|Year : 2013 | Volume
| Issue : 2 | Page : 255-257
Severe aortic stenosis and subarachnoid hemorrhage: Anesthetic management of lethal combination
Rakesh Sharma, Yatin Mehta, Harsh Sapra
Department of Anaesthesia and Critical Care, Medanta-The Medicity, Gurgaon, Haryana, India
|Date of Web Publication||13-May-2013|
Department of Anaesthesia and Critical Care, Medanta-The Medicity, Gurgaon, Haryana
Source of Support: None, Conflict of Interest: None
Despite advances in various modalities of management, subarachnoid hemorrhage (SAH) continues to be associated with high mortality, which is further increased by associated comorbidities. Aortic stenosis (AS) is one such disease which can further complicate the course of SAH. We recently managed a known patient of severe AS, who presented with aneurysmal SAH. Patient was planned for eurovascular intervention. With proper assessment and planning, patient was managed with favorable outcome despite the restrictions faced in the neurovascular intervention laboratory.
Keywords: Neurovascular intervention, severe aortic stenosis, subarachnoid hemorrhage
|How to cite this article:|
Sharma R, Mehta Y, Sapra H. Severe aortic stenosis and subarachnoid hemorrhage: Anesthetic management of lethal combination. J Anaesthesiol Clin Pharmacol 2013;29:255-7
|How to cite this URL:|
Sharma R, Mehta Y, Sapra H. Severe aortic stenosis and subarachnoid hemorrhage: Anesthetic management of lethal combination. J Anaesthesiol Clin Pharmacol [serial online] 2013 [cited 2021 May 10];29:255-7. Available from: https://www.joacp.org/text.asp?2013/29/2/255/111662
| Introduction|| |
Despite many advances in anesthetic techniques, severe aortic stenosis (AS) continues to be associated with high mortality and morbidity. The scenario is further complicated when it coexists with another equally life-threatening illness. We are reporting the management of an unusual case of severe AS in New York Heart Association functional class III, who presented with subarachnoid hemorrhage (SAH).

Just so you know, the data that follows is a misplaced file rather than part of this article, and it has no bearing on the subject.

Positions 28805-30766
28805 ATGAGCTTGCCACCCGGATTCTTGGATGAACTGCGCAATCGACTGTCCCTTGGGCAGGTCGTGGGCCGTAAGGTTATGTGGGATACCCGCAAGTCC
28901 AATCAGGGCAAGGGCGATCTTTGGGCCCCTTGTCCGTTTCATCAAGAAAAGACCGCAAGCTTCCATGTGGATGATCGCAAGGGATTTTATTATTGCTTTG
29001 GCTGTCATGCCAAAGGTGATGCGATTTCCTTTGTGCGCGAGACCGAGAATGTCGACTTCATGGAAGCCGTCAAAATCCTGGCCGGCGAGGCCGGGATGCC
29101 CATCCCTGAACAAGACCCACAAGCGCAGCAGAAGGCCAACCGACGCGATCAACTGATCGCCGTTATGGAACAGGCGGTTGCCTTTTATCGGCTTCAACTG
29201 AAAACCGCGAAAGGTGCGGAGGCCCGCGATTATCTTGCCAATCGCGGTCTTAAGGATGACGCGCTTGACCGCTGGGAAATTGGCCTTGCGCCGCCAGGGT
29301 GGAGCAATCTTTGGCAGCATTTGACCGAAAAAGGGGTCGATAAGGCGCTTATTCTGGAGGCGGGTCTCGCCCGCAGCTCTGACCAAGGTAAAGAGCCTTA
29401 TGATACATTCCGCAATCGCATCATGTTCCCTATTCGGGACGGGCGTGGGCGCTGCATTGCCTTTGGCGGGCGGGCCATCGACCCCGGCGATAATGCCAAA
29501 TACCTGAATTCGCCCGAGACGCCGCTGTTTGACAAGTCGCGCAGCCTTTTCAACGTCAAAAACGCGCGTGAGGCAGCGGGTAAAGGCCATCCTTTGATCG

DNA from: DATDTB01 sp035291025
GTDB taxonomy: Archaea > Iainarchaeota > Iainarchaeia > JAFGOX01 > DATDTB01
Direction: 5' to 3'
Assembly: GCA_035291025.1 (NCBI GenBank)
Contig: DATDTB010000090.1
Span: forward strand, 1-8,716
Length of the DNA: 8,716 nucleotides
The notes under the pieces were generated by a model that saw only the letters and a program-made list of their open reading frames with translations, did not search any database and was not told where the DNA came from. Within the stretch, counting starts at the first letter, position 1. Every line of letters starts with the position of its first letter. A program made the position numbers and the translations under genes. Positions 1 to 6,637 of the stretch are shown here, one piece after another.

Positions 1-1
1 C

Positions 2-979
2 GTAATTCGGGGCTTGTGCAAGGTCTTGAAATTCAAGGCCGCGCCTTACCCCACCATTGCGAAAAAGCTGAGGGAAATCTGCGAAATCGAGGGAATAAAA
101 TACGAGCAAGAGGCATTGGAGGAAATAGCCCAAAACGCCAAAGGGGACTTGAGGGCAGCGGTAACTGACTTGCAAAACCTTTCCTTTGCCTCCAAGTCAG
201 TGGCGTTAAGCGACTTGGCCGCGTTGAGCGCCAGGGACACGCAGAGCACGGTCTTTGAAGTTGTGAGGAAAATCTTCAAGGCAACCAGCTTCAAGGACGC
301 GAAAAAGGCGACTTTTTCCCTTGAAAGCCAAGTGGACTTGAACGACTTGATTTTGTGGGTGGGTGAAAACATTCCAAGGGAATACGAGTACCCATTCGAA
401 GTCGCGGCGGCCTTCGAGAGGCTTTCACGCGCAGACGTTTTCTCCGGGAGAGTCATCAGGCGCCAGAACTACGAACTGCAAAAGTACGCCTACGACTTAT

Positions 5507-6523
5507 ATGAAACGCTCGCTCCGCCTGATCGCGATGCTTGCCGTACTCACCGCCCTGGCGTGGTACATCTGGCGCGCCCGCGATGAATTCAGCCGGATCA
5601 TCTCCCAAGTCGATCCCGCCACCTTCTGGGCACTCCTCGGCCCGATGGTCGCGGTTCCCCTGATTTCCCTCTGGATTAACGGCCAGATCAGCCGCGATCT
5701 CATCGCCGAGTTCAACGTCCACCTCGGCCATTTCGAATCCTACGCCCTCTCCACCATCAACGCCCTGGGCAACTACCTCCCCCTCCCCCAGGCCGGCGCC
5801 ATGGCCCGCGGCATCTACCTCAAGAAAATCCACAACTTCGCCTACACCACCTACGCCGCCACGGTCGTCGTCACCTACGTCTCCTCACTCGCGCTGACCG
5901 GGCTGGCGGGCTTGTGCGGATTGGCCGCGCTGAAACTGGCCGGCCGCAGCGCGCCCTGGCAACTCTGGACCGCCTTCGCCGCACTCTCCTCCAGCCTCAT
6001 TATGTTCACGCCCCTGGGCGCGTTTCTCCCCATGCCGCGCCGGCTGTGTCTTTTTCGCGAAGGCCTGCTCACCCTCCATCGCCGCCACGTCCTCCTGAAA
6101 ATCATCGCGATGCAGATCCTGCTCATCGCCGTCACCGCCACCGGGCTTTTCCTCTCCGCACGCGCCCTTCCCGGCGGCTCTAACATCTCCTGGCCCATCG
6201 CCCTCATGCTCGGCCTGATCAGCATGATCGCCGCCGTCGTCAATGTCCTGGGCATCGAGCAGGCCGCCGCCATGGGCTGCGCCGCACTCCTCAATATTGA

| Case Report|| |
A 50-year-old female patient, a known case of severe AS, presented to us with complaints of acute onset severe headache with nausea and vomiting for 2 days. She had history of marked limitation of physical activities and shortness of breath even on mild routine activity. Clinically, she had no neurological deficit. Heart rate was 70/min and noninvasive blood pressure was 168/70 mmHg. On auscultation, she had a pansystolic murmur in aortic area. Computed tomography (CT) scan [Figure 1] and CT angiography [Figure 2] of head showed SAH (Fisher grade 2) with lobulated, saccular anterior communicating artery aneurysm. Electrocardiogram suggested left ventricular (LV) hypertrophy. Transthoracic echocardiography revealed stenotic, calcified, bicuspid aortic valve with area of 0.7 cm 2 , increased pressure gradient (PG) across aortic valve [Figure 3] (mean PG 45 mmHg and peak PG 74 mmHg), concentric LV hypertrophy and good LV systolic function. Complete blood count, liver function, renal function, and coagulation profile tests were normal except hypokalemia (2.9 mEq/L). In that clinical scenario, patient was planned for emergency neurovascular intervention. Patient was classified as American Society of Anesthesiologists IIIE and accepted for anesthesia and procedure with high-risk informed consent from the patient and relatives.
|Figure 1: Noncontrast CT head showing subarachnoid hemorrhage(Fisher grade 2)|
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|Figure 2: Cerebral CT angiography showing anterior communicating artery aneurysm|
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|Figure 3: Transthoracic echocardiography with pulse wave Doppler showing high pressure gradient across aortic valve|
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After all the preparations, patient was shifted to cerebral digital subtraction angiography (DSA) lab. An intravenous line with normal saline was secured through 14G cannula under local anesthesia (LA). A total of 1.2 g of amoxicillin clavulanate was given intravenously for prophylaxis against infective endocarditis (IE). Monitoring with noninvasive blood pressure, continuous electrocardiography, and pulse oximetry was started. Left radial artery was cannulated with 20G arterial cannula under LA. Central venous pressure (CVP) line was placed with ultrasonography guidance in right internal jugular vein under LA. Continuous invasive hemodynamic monitoring was started. Baseline CVP was 5 mm Hg. Intermittent pneumatic pressure above knee stockings were applied over lower limbs. Esmolol and norepinephrine infusions were kept ready.